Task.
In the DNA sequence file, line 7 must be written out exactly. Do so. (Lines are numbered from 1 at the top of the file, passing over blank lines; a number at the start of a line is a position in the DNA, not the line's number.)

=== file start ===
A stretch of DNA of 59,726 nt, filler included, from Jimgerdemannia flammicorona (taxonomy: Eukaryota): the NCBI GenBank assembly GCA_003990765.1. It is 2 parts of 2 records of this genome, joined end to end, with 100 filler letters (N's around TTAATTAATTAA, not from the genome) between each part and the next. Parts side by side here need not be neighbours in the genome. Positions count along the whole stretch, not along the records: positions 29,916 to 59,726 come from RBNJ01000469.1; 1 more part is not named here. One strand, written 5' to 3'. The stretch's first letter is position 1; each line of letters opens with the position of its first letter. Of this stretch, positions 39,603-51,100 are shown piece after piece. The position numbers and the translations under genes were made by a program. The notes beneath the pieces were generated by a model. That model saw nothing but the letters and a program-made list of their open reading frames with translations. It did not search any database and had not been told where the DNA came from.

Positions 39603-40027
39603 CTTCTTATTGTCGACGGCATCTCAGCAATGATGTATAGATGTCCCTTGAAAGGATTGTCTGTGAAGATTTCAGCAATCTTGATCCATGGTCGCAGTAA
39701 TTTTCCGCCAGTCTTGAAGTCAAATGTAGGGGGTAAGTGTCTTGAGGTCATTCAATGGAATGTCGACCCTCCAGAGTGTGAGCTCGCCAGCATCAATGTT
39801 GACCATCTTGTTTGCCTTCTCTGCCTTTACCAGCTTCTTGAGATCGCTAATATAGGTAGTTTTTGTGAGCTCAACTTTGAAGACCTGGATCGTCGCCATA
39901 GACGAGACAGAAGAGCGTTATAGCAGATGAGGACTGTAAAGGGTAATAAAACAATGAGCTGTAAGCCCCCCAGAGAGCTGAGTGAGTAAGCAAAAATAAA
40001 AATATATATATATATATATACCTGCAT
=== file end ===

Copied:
40001 AATATATATATATATATATACCTGCAT